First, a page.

Although much of his focus was directed at climbing it did not limit his
aspirations or the variety of his life experiences. Following his youth at
Stockport Grammar School and climbing the local hills, Boardman went on to the
University of Nottingham where he was President of the climbing society. By
1973 he had learned Welsh, received a degree in English and a teaching diploma
at the University of North Wales, Bangor. He took on a variety of posts in
various mountaineering organizations. He joined the British Mountaineering
Council in 1975, was elected President of the Association of British Mountain
Guides in 1979, facilitated the entry of British Guides into the Union
Internationale des Associations de Guides de Montagne in January 1978, and
following the death of Dougal Haston, he took over the International School of
Mountaineering in Leysin.
Boardman began a series of successful expeditions during these year, first
the University of Nottingham Hindu Kush Expedition, in 1972 and then the first
ascent of the South Face of Mount Dan Beard in Alaska in 1974. In 1975 he set
his sights on Everest and joined an expedition to the South West Face, led by
Chris Bonington, in July. Based on his strength and skill, though he was the
youngest of the climbers, Boardman was chosen for the second ascent and
summited Everest on September 16, 1975.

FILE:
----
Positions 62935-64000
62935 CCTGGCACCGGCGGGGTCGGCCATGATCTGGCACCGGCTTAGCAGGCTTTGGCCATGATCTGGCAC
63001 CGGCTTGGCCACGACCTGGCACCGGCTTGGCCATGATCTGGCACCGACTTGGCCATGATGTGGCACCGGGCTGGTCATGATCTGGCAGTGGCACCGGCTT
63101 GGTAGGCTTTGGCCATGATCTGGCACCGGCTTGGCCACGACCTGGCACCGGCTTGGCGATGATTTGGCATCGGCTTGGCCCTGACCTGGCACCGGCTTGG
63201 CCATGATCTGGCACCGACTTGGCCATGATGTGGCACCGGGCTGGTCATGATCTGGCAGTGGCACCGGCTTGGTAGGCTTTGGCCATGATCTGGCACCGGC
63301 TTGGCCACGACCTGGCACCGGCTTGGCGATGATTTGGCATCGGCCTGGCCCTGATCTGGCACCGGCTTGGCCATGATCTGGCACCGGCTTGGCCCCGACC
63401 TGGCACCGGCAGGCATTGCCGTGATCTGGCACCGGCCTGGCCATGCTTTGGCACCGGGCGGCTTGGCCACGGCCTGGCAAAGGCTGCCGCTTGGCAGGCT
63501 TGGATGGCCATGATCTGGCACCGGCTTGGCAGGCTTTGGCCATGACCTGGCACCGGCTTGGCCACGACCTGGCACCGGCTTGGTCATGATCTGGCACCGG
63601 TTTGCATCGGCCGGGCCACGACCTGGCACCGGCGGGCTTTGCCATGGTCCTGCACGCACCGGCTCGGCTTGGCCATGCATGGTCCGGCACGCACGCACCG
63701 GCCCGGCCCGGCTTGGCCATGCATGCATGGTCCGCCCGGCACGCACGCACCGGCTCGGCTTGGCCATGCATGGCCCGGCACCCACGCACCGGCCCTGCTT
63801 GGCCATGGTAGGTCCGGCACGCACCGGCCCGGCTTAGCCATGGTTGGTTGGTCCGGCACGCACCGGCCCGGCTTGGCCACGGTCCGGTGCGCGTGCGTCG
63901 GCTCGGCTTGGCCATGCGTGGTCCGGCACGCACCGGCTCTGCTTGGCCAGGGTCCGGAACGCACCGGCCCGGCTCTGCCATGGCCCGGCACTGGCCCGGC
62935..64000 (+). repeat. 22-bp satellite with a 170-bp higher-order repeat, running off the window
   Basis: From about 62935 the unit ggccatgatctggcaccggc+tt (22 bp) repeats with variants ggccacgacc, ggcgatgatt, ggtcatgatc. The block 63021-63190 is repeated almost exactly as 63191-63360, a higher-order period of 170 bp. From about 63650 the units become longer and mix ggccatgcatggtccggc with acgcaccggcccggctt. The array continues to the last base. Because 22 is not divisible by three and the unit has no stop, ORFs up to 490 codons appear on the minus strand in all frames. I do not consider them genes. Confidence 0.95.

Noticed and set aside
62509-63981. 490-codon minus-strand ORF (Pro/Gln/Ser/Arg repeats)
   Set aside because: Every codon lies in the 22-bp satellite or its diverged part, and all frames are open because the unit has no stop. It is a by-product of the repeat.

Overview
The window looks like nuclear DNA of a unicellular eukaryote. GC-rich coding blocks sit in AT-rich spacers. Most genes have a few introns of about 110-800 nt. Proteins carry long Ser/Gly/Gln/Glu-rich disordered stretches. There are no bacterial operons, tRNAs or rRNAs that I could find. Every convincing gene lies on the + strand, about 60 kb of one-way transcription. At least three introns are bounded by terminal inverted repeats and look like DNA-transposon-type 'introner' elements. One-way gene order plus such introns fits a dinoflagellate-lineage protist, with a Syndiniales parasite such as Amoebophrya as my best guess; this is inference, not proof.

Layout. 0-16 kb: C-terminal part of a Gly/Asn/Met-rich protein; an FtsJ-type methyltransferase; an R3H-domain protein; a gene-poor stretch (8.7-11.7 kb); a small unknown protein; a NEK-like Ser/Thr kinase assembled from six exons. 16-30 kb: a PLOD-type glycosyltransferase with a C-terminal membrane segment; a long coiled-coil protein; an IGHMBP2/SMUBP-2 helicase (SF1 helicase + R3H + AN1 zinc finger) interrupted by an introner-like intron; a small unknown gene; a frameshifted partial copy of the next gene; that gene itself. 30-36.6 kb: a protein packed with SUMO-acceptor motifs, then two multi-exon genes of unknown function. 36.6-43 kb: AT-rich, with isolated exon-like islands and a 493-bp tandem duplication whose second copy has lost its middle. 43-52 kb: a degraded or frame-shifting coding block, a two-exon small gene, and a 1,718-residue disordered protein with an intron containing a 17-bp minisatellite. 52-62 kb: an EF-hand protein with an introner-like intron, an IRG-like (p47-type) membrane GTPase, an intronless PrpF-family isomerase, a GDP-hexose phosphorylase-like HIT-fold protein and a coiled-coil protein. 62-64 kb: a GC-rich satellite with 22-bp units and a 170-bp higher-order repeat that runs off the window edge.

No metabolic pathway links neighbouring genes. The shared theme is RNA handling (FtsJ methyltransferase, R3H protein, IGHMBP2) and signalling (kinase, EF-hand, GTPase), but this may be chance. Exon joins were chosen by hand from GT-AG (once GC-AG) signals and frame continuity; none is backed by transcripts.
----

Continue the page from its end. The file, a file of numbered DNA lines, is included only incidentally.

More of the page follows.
In an ominous portent following their summit, Boardman and his partner
Sherpa Pertemba met Mick Burke on his
way to the summit. With weather conditions worsening Boardman and Burke
exchanged a few words and agreed to meet later at the South Summit. Despite
the poor visibility and deteriorating conditions Boardman and Pertemba waited
for Burke an hour and a half below the South Summit enduring harsh weather and
two avalanches while returning to camp. Mick Burke was never seen again.
Boardman made many ascents following Everest. He climbed Changabang, with
Joe Tasker, in 1978. Later that year he would take part in a tragic K2
Expedition where Nick Estcourt died in an avalanche. In 1979 he climbed
Kangchenjunga and Gaurisankar in Nepal. He returned to K2 in 1980, reaching
nearly 8,000 meters before poor weather and exhaustion prevented a summit. In
1981 there was Mount Kongur.